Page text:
Mihai-Eugen Popescu's research project celebrates craft practices and carries message "you can be gay, Romanian, traditional, whatever”
Third year MDX BA Fashion Textiles & Design student Mihai-Eugen Popescu is the winner of the 2022 Fashion Design Research competition, a collaboration between the British Fashion Council and the British Library.
The £3000 prize, given by the BFC, goes towards developing Mihai’s final year collection. The brief for the competition, inspired by British-Indian designer Supriya Lele, was to create a research-focused fashion portfolio prompted by the British Library’s collections. Entrants were invited to reflect on their personal culture, thinking how to bring it into a contemporary setting. Prizes were announced earlier this month, following presentations by the six finalists, at an event attended by British Library CEO Roly Keating and chair of the Board Dame Carol Black.
Mihai, who grew up in the town of Calimanesti in central Romania, looked at images and descriptions of Romanian traditional dress for both men and women in the Library collections. “It was eye-opening, it made me connect with my heritage a lot. It really made me understand,” he says, adding that his research findings cast his grandparents and parents in a new light for him. Peasant clothes from different periods had consistent features of style – minimal pattern-cutting with “lots of squares and rectangles [of cloth],” with elaborate embroidery around the neck and ruffles at the cuff. “They were not using luxurious materials, they had to be accessible to everyone,” Mihai says.
Skirts feature plenty in traditional clothing for men – raising questions, says Mihai, for political groups who want to use national dress as a weapon against LGBTQ people to demonstrate they don’t belong. For Mihai, the male skirts “related to my idea that you can wear whatever you want, whenever you want” and his project for the competition seeks to “raise awareness you can be gay, Romanian, traditional, whatever”.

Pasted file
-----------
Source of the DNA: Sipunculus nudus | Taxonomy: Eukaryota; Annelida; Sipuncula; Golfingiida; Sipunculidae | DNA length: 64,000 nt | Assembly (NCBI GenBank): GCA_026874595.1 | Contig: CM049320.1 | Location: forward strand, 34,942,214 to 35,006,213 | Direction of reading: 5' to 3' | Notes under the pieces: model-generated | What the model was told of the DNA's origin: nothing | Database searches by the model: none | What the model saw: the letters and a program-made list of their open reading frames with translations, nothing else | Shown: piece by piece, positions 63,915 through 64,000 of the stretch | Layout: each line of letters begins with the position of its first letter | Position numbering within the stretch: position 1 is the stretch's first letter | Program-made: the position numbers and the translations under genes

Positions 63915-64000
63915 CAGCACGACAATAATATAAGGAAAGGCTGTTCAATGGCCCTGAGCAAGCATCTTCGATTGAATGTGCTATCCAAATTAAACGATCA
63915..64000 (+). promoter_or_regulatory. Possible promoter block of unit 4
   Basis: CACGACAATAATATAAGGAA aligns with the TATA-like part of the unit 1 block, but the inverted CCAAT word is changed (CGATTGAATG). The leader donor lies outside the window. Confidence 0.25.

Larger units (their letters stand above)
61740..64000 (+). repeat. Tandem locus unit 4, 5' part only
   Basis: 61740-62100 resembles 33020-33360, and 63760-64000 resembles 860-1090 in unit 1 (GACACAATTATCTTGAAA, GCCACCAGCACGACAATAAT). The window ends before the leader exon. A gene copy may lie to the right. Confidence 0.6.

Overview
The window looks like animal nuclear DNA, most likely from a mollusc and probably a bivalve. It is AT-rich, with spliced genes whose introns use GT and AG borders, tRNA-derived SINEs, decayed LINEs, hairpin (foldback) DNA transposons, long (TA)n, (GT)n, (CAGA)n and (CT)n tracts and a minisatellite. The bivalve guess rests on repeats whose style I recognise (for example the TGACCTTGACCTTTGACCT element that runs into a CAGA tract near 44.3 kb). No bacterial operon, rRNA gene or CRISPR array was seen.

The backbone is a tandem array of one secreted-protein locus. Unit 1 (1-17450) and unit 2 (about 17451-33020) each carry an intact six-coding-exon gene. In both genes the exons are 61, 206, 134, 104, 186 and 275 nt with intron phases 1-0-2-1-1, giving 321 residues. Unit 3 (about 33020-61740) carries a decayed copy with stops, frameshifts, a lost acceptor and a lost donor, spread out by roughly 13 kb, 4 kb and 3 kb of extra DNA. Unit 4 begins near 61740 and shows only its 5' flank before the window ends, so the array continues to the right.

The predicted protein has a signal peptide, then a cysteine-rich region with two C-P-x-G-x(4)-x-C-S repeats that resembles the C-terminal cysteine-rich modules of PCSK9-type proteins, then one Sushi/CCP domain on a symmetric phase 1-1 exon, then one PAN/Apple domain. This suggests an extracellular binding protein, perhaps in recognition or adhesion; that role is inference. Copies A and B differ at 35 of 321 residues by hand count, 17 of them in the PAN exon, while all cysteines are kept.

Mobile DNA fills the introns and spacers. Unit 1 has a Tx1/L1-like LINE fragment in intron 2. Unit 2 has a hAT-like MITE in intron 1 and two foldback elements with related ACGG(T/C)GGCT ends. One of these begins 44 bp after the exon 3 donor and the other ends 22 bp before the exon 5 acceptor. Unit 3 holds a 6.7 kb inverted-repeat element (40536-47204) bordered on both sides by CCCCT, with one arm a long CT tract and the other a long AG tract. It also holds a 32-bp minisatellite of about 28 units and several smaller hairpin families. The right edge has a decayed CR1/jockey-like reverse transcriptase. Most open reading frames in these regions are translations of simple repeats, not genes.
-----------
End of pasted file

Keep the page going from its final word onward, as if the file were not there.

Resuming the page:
“Mihai recontextualized his heritage by placing it alongside experiences from his early 20s, which included partying in the clubs of London” say the competition’s promoters. “His research encompassed Romanian textiles, Romanian embroidery, Romanian pattern cutting, folklore, fetishism, and male body… He bought stunning examples of his textile designs which were displayed as part of the evening showcase”.
Mihai says he was always creative growing up, encouraged by his artistic mum. He chose to become a fashion designer after finishing college “because you have the power to tell a story”. He was attracted to come to MDX, where he was also did a Foundation Degree by the opportunity to study both Fashion Design and Fashion Textiles with equal weight on both as he didn’t want to have to choose between them. He also cites the wealth of art and design facilities, from laser-cutting to ceramics workshops – plus free printing, “which is great as we had to do a lot of research”.
“I feel like everyone I met here was an inspiration” he says - lecturers Michelle Wild and Jodie Ruffle and technical tutors Charlotte Hogben and Edward Houghton were “all lovely, all amazing – I don’t think I’d be here without them. I feel you get more than an education, you get a family here”. Over the course of his degree, Mihai says he has done “a lot of projects that were quite different as I was trying to find myself and my style”: one for example explored the 1989 Romanian Revolution. (Through the British Library competition he says “I found myself as a designer”).
He would like to start his own brand directly after university – “I always wanted to have power to make people feel comfortable”, he says – and maybe study for a Master’s. In the future, he hopes to go into conserving traditional design and craft: perhaps becoming a weaver, in the footsteps of his great-grandmother.
“Mihai’s work delighted the judges at this year’s BFC x British Library student fashion competition” says Maja Maricevic, Head of Higher Education and Science at the British Library. “We were inspired by the way in which he used his research to deepen his creative work, while integrating a range of complex messages about heritage and identity. A worthy winner amongst especially competitive field this year”. In her acknowledgement speech Maria, who instigated the fashion research initiative, commented on the innovation and diversity of the finalists’ work, which also drew inspiration from India, the Caribbean, Honduras and Argentina.
Winner of the British Library Staff Choice was Kingston University's Rebecca Wong with a project on the magic and vibrancy the Windrush generation, including her grandparents, brought to the UK.